On 21 September 2015, George Osborne announced during a visit to China that the UK will provide a £2 billion guarantee to encourage Chinese investors to commit to a deal to build Hinkley Point C (HPC) nuclear power station. It has been reported that the guarantee will be provided by the UK Government’s Infrastructure UK Scheme. Mr Osborne hopes that Xi Jinping, the Chinese president, will finally sanction the commercial terms of the HPC deal on behalf of EDF’s Chinese backers when he visits the UK next month.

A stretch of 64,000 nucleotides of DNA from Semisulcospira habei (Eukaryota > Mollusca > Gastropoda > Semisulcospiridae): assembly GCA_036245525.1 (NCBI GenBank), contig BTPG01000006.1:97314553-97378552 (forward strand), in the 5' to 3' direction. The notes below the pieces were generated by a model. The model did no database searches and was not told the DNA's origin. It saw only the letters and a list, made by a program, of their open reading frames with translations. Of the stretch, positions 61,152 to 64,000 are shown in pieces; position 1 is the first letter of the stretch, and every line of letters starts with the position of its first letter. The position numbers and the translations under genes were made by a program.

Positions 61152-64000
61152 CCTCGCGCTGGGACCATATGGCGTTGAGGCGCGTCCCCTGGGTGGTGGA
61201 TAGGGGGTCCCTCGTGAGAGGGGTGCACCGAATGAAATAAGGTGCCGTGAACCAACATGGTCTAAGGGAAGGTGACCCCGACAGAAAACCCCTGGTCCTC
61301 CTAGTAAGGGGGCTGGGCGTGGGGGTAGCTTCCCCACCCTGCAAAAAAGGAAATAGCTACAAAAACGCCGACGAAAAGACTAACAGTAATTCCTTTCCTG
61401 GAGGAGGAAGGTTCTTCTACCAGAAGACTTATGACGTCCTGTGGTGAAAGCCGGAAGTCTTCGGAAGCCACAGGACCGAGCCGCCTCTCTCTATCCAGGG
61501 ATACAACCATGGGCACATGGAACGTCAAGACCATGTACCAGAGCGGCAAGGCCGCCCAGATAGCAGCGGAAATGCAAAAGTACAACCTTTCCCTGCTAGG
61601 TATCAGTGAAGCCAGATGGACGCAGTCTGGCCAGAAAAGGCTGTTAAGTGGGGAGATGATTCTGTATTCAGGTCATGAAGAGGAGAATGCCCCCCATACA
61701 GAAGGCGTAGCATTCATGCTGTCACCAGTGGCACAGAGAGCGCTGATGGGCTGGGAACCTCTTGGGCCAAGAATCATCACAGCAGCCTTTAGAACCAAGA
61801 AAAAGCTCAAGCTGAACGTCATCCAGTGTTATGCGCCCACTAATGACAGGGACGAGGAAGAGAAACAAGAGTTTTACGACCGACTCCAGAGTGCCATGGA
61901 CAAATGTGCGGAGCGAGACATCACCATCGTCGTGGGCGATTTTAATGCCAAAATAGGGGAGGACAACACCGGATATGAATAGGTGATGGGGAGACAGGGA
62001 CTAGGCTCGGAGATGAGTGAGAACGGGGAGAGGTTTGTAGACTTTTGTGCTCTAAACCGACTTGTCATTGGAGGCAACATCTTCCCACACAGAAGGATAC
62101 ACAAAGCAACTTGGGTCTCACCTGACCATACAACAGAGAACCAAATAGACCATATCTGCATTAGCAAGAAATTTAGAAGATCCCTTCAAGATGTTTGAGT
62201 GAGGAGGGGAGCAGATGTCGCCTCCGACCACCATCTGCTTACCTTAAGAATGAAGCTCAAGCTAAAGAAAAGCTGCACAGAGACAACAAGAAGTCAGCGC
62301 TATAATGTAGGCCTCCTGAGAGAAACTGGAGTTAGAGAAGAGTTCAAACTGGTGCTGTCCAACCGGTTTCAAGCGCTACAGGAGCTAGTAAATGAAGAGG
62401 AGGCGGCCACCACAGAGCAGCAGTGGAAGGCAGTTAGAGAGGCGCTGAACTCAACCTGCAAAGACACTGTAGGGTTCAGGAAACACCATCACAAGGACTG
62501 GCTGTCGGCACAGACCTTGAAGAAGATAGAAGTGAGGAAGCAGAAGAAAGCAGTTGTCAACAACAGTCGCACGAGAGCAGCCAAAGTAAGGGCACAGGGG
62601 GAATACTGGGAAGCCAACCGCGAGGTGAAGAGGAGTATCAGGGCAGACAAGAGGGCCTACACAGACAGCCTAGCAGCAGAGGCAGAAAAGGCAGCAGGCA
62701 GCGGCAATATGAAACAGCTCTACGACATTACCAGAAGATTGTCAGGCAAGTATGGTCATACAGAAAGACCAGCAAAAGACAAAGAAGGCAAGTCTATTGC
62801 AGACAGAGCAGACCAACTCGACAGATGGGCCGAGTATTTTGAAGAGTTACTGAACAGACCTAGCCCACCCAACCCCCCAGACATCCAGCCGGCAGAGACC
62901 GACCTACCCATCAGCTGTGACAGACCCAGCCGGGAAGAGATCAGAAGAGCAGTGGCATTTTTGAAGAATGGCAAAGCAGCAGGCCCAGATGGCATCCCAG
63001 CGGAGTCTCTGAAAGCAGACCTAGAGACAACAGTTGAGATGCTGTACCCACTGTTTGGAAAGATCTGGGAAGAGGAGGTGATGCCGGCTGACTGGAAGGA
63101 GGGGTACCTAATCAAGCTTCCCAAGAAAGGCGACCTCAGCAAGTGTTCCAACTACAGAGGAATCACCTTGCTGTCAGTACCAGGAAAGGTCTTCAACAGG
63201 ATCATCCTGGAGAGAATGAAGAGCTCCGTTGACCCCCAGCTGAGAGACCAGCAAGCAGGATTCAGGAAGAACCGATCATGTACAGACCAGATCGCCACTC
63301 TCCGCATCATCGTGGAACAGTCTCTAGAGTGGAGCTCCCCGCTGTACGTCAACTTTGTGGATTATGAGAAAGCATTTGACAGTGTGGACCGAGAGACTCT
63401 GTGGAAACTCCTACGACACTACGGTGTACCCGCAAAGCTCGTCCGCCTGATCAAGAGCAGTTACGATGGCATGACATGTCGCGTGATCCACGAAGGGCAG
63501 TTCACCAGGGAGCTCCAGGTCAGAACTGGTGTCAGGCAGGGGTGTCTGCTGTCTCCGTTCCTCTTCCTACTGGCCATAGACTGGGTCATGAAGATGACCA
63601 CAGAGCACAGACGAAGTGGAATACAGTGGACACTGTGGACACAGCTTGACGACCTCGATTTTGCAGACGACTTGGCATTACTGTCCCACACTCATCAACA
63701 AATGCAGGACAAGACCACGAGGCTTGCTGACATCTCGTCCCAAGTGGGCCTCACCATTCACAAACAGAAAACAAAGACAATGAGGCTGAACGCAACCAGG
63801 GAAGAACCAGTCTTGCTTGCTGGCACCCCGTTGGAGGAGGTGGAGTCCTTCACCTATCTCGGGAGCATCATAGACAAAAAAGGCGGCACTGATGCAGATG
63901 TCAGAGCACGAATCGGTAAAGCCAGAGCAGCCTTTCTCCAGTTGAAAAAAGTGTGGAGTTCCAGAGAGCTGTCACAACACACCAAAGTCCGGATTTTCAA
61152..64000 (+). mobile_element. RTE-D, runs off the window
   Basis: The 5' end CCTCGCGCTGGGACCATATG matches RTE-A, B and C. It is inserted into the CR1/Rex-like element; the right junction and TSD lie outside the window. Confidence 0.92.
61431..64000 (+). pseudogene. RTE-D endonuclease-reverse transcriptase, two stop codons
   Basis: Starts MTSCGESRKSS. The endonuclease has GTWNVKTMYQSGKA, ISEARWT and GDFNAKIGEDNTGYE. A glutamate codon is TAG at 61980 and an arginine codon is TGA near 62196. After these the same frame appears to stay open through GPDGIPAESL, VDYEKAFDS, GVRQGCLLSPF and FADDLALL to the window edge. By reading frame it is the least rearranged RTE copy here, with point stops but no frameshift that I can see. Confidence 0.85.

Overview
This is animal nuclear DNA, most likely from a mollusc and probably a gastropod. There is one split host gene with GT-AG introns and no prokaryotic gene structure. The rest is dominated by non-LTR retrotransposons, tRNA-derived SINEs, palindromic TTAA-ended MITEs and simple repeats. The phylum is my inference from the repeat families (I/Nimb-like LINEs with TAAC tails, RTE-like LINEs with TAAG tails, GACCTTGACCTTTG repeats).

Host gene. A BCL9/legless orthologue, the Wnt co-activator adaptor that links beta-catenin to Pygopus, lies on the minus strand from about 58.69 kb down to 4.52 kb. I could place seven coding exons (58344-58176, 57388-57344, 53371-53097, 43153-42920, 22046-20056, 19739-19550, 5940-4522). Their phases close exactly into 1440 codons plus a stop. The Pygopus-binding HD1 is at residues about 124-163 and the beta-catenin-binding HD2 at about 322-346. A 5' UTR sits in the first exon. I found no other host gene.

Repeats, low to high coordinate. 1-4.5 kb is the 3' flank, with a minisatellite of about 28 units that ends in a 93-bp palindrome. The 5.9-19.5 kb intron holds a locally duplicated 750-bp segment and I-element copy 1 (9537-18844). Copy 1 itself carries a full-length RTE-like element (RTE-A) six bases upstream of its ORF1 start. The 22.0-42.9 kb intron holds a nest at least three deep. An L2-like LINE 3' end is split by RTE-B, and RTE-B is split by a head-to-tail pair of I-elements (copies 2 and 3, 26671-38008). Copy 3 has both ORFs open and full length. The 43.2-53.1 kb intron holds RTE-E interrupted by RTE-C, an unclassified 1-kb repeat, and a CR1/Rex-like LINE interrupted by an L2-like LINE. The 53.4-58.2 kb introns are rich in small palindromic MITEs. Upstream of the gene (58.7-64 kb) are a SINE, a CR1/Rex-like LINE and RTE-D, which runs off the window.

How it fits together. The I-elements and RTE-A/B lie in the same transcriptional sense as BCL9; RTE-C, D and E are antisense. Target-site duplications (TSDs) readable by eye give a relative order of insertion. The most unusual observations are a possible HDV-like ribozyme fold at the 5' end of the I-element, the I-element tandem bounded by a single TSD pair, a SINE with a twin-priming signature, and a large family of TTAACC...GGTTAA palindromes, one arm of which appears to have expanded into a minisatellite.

This new guarantee seems to be in addition to the existing state aids for HPC approved by the European Commission in October 2014. This is significant as the Commission’s decision (the decision) approving the existing state aid package for HPC contains a caveat: “if the final financing documents contain further State aid elements then, rebus stantibus, they cannot be approved since the present package of State measures represents all the aid that is necessary to allow the HPC investment project to be undertaken.” Whilst no doubt designed to provide a further commercial incentive for hitherto uncommitted investors, the new guarantee may in fact create additional legal obstacles for HPC’s ongoing state aid approval process. Austria, Luxembourg and a group of German and Austrian energy companies are currently attempting to annul the decision.
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